What causes postural problems?
If you love to sit slumped or hunched over your desk, that’s not necessarily cause for concern all on its own. What is, though, is when you sit that way all day long.
“What makes it 'bad' is holding it for a long period of time,” explains The Lotus Method founder Caitlin Ritt, who is a pre/postnatal expert. “That's what creates permanence in these 'weak looking' positions.” And it’s what leaves us in pain. When we spend hours at a time out of alignment, certain muscles lose strength while other part of our bodies are overstressed.
But a posture that may be painful if held too long by one person may not affect someone else, says Ritt. So it can be difficult to clearly identify what “bad” posture is.
How long does it take to be negatively affected by posture?
If you find yourself maintaining the same hunched shape for hours on end every single day, Alo Moves trainer Roxie Jones says that after roughly two months, your overall posture can be affected, whether you’re sitting down (away from your desk/laptop) or standing up.
Before it gets to the point—or even if it already has—there are ways to mitigate it. To start, Ritt says to pay attention to your body. “If you are finding that you are having aches and pains in certain positions, listen to that and see if you can try a different position that feels better,” she says.
Whatever position you’re in, Jones says it’s important to take breaks, especially if you sit slumped, hunched, or with your head tilted down looking at your laptop screen. Maybe move from your couch to the kitchen table for a little while, or even the floor for a bit. Lift your laptop up with a computer stand to give your neck a break. And if you always sit with one leg crossed, try putting the other one on top (or, better yet, try keeping both feet on the ground).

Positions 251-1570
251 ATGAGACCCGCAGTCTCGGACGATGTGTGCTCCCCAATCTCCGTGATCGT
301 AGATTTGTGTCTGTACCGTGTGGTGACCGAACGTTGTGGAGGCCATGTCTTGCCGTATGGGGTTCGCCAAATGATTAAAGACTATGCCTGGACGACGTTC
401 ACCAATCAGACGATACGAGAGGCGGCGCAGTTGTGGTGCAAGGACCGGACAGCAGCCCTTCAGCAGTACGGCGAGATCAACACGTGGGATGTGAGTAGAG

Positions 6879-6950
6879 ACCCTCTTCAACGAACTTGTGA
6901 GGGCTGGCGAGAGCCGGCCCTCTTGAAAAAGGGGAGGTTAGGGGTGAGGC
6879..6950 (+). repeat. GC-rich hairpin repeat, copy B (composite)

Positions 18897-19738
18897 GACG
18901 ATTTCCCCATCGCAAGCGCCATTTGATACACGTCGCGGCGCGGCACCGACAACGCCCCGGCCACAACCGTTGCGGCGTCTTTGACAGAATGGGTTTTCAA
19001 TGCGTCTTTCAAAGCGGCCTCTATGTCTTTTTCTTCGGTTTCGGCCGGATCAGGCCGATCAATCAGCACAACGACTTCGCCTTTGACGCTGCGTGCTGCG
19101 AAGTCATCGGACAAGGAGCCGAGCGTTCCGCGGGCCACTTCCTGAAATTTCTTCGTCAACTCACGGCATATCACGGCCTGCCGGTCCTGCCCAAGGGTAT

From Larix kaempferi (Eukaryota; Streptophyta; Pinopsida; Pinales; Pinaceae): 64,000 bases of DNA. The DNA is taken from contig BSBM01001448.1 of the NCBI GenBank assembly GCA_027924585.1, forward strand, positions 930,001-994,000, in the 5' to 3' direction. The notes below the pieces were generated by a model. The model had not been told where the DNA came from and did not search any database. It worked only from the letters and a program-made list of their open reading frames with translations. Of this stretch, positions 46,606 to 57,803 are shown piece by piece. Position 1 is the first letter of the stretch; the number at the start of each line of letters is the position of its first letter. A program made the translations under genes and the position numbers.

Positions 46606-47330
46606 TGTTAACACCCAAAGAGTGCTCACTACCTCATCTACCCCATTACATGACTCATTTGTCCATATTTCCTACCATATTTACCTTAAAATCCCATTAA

And move! The easiest way to improve your overall posture is to get up and not just walk around but work on mobility, too. Jones suggests performing “the world’s greatest stretch” or a few cat-cow stretches. “Our bodies are meant to move; the spine is meant to flex and extend, so it's good to do that throughout the day,” she says. You can also do that with the help of tools like a foam roller or the chirp wheel.
Get moving with this mobility flow:
If taking various mid-day breaks seems too distracting, Jones says that prioritizing mobility at the beginning and end of the day can work, too. If you’re unsure which movements will boost your mobility the most, she suggests taking one of her mobility classes (like the Upper Back Stretch, Stretch It Out: Shoulders and Back, or Total Body Pre-Workout Mobility classes) on the Alo Moves app. “They're quick and can help you take out tension that was built up from sitting all day,” she shares.
Another way you can reverse the effect of stagnant posture is with strength training. “Our muscles attach to our bones and the stronger they are, the more they can support better posture and stronger movements throughout the day,” Jones explains.
Ritt also suggests focusing on your breathing. “It isn’t something many of us think about, but how we breathe can have a huge impact on our nervous system and overall body mechanics and even posture,” she explains. “Practicing diaphragmatic breathing or belly breathing (instead of breathing up into our chest like many of us do) can help us tap into our parasympathetic nervous system (our calm/restore nervous system), when we tend to live in our sympathetic (fight or flight nervous system), and it helps with the recruitment of the core.”
Why should we pay attention to our posture?
While embarking on a posture-improving journey may seem challenging at first, Jones says it’s imperative if you don’t want to be hunched or slumped in everyday life. “Our bodies love to take the path of least resistance,” she says. We often fall into the postures we maintain the most and so it takes effort to change our body’s go-tos, she explains.
The good news is that doesn’t need to be complicated. “Keep your posture dynamic, keep changing positions, and utilize postural checks when doing more demanding tasks,” Ritt says.
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